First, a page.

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Slim/Style camera group: Studio comparison (high ISO)

For our studio comparison we chose to use, where possible, ISO 1600 - beyond this few compacts produce output that is usable, and most will only shoot higher ISO's at a reduced pixel size.

On this page you'll find our standard studio comparison shot taken with each of the cameras in the group. Click on the thumbnail to see the full image.

  • All taken from the same tripod position roughly half way through the zoom range
  • Manual white balance where available (nearest preset used where not - indicated with a *1)
  • Aperture Priority or Manual mode where available
  • ISO 1600
  • Luminance matched (middle grey ~L50)
  • Lighting: Daylight simulation, >98% CRI

ISO 1600 studio comparison:

High ISO settings allow you to shoot in low light without using a tripod or the flash and has become one of the key differentiators between digital SLRs (which are usually pretty good at higher sensitivity settings) and compacts (which aren't).

Since (with current technology) the combination of high pixel counts and small sensors inevitably results in high ISO noise (and there's not a huge difference between the various makes), what we're looking at here is how well each camera's processor deals with it, and how well the result balances the need to reduce/remove noise and the desire to retain fine detail.

Heavy, unsophisticated noise reduction also removes lots of detail from the image, but if the noise reduction is too low you'll get so much noise that it will appear even in the smallest print.

Canon SD790 IS
(IXUS 90 IS)
ISO 1600
Casio Exilim S10
ISO 1600
Fujifilm Z200fd *1
ISO 1600
Nikon Coolpix S60
ISO 1600
Nikon Coolpix S210
ISO 1600
Olympus Stylus 1040
(Mju 1040)
ISO 1600
Panasonic DMC-FX37
ISO 1600
Pentax Optio S12
ISO 1600
Sony Cybershot T700 *1
ISO 1600

100% crops: center

Canon SD790 IS
(IXUS 90 IS)
ISO 1600
Casio Exilim S10
ISO 1600
Fujifilm Z200fd *1
ISO 1600
Nikon Coolpix S60
ISO 1600
Nikon Coolpix S210
ISO 1600
Olympus Stylus 1040 (Mju 1040)
ISO 1600
Panasonic DMC-FX37
ISO 1600
Pentax Optio S12
ISO 1600
Sony Cybershot T700
ISO 1600

All 9 cameras show heavy noise reduction, with most showing an almost total loss of subtle detail and some producing very soft results indeed. There are no clear winners, though ironically the Nikon S210 and Panasonic FX37 fare least badly in comparison to their output at lower ISO settings (high ISO shooting truly is the great leveler with small cameras). The Casio S10 has, by a whisker, the most detail retained, but it's also the noisiest output, proving you really can only have one thing or the other. Ultimately all these cameras produce results at ISO 1600 which, though fine for social snaps intended to be printed small (postcard size) are of little use to the more demanding photographer.

100% crops: Edge

The first thing to suffer when noise reduction kicks in is fine, low contrast detail (as shown in the crops above), but with very high NR even bold details (such as on the martini bottle shown here) can start to suffer.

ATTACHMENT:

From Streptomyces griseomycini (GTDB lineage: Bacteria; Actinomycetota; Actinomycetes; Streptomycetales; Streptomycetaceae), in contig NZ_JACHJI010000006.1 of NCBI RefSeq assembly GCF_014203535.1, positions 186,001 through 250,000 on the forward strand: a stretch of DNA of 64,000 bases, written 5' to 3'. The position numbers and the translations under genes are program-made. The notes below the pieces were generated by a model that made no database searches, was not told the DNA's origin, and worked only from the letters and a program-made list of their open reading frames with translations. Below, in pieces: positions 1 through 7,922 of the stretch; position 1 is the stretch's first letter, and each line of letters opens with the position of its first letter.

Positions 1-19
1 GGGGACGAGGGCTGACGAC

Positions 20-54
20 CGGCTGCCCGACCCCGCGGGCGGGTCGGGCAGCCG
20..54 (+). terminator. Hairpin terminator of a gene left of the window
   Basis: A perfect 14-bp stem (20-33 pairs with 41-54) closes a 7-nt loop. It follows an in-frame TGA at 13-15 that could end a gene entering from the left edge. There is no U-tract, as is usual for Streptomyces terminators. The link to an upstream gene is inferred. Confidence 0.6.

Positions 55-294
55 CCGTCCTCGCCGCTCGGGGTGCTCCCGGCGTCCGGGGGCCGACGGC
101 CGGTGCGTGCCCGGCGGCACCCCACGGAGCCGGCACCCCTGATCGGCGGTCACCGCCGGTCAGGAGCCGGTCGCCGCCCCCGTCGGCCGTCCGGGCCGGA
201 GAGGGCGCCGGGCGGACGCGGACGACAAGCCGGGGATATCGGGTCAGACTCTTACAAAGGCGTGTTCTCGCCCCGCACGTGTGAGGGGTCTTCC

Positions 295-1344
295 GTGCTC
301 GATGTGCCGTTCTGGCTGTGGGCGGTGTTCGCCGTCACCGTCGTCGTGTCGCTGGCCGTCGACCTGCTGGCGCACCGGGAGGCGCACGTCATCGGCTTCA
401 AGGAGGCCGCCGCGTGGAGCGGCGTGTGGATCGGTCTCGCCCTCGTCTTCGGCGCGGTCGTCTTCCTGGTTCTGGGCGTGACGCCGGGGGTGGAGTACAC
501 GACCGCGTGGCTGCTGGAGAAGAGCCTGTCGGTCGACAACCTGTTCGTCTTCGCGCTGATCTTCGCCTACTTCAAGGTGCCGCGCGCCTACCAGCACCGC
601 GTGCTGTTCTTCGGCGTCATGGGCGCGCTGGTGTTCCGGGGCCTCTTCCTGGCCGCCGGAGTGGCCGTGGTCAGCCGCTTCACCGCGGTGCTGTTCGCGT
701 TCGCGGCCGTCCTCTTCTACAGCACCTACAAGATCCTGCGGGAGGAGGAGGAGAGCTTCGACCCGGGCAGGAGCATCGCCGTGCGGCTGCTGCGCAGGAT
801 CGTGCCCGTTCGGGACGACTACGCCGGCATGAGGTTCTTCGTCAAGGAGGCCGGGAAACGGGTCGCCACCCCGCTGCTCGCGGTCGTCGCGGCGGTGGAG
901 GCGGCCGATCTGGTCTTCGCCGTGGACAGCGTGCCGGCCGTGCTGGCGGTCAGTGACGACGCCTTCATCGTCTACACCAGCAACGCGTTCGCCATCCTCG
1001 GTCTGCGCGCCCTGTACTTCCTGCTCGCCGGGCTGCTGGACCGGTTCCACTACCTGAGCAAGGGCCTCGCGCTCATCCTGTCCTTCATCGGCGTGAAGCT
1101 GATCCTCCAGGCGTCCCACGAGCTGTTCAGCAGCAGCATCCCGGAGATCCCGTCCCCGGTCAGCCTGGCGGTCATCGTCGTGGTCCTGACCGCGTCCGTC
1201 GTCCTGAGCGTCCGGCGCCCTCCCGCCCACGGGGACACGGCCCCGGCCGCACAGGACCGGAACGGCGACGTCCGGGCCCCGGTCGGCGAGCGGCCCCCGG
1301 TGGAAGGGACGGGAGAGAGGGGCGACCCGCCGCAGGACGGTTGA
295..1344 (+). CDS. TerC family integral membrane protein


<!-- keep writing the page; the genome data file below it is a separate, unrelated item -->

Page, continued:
Canon SD790 IS (IXUS 90 IS)
ISO 1600
Casio Exilim S10
ISO 1600
Fujifilm Z200fd *1
ISO 1600
Nikon Coolpix S60
ISO 1600
Nikon Coolpix S210
ISO 1600
Olympus Stylus 1040
(Mju 1040)

ISO 1600
Panasonic DMC-FX37
ISO 1600
Pentax Optio S12
ISO 1600
Sony Cybershot T700
ISO 1600

Again it's interesting to see that the Nikon S210 and Panasonic FX37 show the best detail here - in a complete reversal of the situation at base ISO. Some of the cameras in this group use very destructive noise reduction, meaning that in most cases even the bolder high contrast detail here gets blurred to oblivion. It's interesting to see that even Fujifilm, champion of high ISO performance, can't work miracles with a tiny (1/2.3") 10 megapixel conventional CCD sensor, and it would be nice if the company had found a way to get its technically superior SuperCCD sensor into a camera like the Z200fd.

Higher ISO settings

Whereas most of the budget compacts we tested last week do the decent thing and give up at ISO 1600 (or even lower), most mid-range and high end compacts offer at least one higher sensitivity setting. Given what we've just seen above it's probably best not to expect miracles at even higher IS0 settings, and to take any marketing claims with a hefty pinch of salt.

Below you'll find our standard studio comparison shot taken with each of the cameras in the group at its highest ISO setting (where a setting above ISO 1600 is offered). Click on the thumbnail to see the full image.

Canon SD790 IS
(IXUS 90 IS)
ISO 3200
Nikon Coolpix S60
ISO 3200
Nikon Coolpix S210
ISO 2000
Olympus Stylus 1040
ISO 3200
Sony T700
ISO 3200
 

Canon doesn't offer a true ISO 3200 option, instead opting for an ISO 3200 scene mode (which unfortunately means no manual white balance, hence the horrible color cast in our test shot). The other cameras allow you to select ISO 3200 more easily, though looking at the results you'd obviously want to do so with caution. Two cameras here (the SD790 IS and Olympus Stylus 1040) only offer ISO 3200 at a reduced resolution, using a technique known as 'pixel binning' to combine the output of several pixels into one. Although this significantly reduces resolution (and inevitably creates the blurred jaggies seen here), the result is certainly better than that produced by the Nikon Coolpix S60, which makes most camera phones look impressive by comparison.

The Sony T700 tries to keep hold of a little detail (though it doesn't do a very good job of it), and again, thanks to a less aggressive approach to noise reduction the Nikon Coolpix S210 actually does a better job than most of the more expensive models in this group. That said, none of these are of much use beyond the quick social snapshot, and even then you may struggle to identify anyone in the picture.

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